Despite attempts to foil malaria using insecticides and pharmaceuticals, the scourge still infects approximately 300 million people annually and kills as many as 2 million. Now new findings shed further light on why the disease is so hard to control. According to two reports published today in the journal Nature, the malarial parasite Plasmodium falciparum is older and more genetically diverse than previously thought. Moreover, it develops drug resistance surprisingly quickly.

The precise origin and evolution of P. falciparum is the subject of much debate. To trace the parasite's lineage, Jianbing Mu of National Institute of Allergy and Infectious Diseases (NIAID) and colleagues looked for genetic differences among five P. falciparum samples hailing from Southeast Asia, Africa, South America, Central America and Papua New Guinea. Specifically, the team examined so-called single nucleotide polymorphisms (SNPs) from 204 genes on chromosome 3 of the parasites. Based on the differences they found, the team estimates that the most recent common ancestor existed between 100, 000 and 180, 000 years ago. This finding is at odds with the theory that the organism went through a population bottleneck less than 5,000 years ago, which would have left todays widely dispersed parasites more closely related. Instead, explains study co-author Xin-zhuan Su of NIAID, the researchers "speculate that when the human population grew, the malaria parasite grew with it."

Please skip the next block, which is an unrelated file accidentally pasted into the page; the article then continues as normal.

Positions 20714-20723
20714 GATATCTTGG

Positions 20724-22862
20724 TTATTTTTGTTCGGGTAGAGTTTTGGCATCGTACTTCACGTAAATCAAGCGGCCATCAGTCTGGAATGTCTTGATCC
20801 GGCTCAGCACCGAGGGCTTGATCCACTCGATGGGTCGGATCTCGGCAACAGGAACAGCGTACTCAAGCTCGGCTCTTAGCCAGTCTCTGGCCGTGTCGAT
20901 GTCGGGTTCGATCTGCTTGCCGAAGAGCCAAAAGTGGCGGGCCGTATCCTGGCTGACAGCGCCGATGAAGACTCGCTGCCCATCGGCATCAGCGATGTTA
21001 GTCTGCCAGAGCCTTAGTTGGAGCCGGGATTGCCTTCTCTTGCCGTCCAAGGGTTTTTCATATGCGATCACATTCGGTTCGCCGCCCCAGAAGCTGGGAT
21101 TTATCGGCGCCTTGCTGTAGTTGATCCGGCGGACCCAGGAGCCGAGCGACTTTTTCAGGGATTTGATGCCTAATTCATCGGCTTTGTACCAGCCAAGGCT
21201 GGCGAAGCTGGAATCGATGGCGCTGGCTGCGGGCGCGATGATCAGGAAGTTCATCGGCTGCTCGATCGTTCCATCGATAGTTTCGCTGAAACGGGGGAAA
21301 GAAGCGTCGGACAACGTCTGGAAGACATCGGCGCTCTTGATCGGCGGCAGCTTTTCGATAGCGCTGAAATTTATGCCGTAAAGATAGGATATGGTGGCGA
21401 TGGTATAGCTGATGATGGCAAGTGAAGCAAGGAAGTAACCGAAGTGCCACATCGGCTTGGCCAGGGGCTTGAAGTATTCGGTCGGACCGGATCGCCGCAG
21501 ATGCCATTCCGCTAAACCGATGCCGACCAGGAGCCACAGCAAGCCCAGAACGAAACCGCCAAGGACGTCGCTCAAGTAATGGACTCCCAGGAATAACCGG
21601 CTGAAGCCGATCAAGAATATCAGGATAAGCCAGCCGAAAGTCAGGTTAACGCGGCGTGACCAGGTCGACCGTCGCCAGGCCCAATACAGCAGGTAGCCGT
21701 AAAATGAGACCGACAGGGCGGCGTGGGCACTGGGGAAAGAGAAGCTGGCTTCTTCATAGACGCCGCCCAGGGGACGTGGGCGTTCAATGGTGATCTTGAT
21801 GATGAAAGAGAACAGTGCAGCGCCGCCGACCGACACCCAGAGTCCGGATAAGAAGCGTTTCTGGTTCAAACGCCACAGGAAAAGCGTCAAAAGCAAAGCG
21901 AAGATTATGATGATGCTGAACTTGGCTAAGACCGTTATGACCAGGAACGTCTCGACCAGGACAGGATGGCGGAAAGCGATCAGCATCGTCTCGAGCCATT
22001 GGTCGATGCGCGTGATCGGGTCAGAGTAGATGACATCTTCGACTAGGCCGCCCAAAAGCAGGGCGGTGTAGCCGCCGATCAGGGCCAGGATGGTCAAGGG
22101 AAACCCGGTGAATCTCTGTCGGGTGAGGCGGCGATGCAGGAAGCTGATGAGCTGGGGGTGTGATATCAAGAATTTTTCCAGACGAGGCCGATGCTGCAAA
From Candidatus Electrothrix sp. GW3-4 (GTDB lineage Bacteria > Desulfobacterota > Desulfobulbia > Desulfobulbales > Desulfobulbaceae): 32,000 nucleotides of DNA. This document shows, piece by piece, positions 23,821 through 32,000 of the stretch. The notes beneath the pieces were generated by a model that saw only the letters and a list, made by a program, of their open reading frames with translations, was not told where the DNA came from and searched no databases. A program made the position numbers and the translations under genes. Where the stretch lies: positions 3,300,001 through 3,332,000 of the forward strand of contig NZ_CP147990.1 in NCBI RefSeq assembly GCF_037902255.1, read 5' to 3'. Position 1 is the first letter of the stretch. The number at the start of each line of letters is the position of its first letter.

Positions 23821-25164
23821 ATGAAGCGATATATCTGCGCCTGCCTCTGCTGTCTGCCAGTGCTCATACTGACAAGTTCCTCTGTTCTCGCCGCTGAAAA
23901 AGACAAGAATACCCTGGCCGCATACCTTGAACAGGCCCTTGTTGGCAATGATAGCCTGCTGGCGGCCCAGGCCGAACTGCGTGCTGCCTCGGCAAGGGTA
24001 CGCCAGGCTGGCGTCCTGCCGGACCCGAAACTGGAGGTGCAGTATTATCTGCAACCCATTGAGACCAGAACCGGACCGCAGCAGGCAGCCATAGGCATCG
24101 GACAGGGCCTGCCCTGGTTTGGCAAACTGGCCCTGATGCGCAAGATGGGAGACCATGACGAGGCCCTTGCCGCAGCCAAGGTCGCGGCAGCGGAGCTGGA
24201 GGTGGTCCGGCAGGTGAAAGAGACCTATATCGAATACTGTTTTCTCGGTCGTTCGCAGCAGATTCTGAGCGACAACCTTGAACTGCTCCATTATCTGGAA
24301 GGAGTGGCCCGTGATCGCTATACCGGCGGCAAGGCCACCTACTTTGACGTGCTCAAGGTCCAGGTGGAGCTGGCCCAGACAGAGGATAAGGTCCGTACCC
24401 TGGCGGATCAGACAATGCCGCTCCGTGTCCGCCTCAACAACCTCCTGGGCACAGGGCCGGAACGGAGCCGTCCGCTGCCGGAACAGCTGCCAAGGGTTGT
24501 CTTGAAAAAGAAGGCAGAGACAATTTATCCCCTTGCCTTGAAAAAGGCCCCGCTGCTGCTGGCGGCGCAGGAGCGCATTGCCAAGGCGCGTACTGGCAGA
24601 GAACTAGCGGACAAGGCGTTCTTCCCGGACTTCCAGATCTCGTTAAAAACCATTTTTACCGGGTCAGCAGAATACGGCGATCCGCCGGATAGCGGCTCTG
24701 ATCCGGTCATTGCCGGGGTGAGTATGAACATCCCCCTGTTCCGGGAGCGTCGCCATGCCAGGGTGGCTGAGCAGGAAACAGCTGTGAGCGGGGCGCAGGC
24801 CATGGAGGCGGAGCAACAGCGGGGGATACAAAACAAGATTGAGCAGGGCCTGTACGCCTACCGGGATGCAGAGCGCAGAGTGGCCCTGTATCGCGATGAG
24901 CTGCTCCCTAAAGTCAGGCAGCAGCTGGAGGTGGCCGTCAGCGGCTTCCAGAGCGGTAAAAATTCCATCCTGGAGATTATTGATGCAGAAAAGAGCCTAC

The second report investigated the parasite's response to a widely used antimalarial drug, chloroquine. Chloroquine-resistant strains of malarial have existed for more than four decades but how this invulnerability arose and its impact on other strains of the parasite remains difficult to assess. John C. Wootton of the National Institutes of Health and his colleagues found that the gene responsible for this resistance, dubbed pfcrt, is in fact widely distributed in parasites from around the world. Using 87 parasite samples from geographically distant patients, the scientists determined that there were at least four distinct resistance-conferring events. In addition, they report that pfcrt moved across continents very quickly, requiring less than 80 generations (between six to 30 years) to become established. The results highlight the need for careful drug-use monitoring programs in current and future attempts to curtail the disease. Notes Su, a member of both research teams, "this means that when a drug- or vaccine-resistant parasite arises, it will not take long for this resistance to spread to other continents, reflecting human travel, particularly by air, and the high transmission rate via mosquitoes in Africa."